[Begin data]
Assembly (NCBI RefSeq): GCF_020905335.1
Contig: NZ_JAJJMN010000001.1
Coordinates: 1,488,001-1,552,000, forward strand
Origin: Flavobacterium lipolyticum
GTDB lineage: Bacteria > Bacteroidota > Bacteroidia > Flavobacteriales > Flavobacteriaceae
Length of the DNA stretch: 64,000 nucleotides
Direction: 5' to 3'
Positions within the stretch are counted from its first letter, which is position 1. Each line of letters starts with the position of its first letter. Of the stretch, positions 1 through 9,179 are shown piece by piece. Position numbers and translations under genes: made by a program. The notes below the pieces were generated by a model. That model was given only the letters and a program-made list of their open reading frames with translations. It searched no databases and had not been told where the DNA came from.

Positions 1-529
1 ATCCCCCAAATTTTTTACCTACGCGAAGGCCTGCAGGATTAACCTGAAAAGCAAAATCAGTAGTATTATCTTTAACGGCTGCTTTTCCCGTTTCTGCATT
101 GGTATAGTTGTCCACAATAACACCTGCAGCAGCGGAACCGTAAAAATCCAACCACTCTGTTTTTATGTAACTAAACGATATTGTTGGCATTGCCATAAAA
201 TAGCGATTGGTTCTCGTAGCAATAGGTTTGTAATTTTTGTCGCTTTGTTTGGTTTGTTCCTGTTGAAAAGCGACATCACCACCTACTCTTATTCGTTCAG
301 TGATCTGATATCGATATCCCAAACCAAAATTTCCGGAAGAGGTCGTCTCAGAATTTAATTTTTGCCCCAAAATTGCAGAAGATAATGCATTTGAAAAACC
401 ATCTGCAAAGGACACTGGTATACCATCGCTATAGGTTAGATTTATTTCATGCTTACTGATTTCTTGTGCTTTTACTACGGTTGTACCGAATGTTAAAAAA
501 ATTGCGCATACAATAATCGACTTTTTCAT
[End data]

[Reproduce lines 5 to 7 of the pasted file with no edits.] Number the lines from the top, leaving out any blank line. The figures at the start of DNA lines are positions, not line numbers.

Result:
GTDB lineage: Bacteria > Bacteroidota > Bacteroidia > Flavobacteriales > Flavobacteriaceae
Length of the DNA stretch: 64,000 nucleotides
Direction: 5' to 3'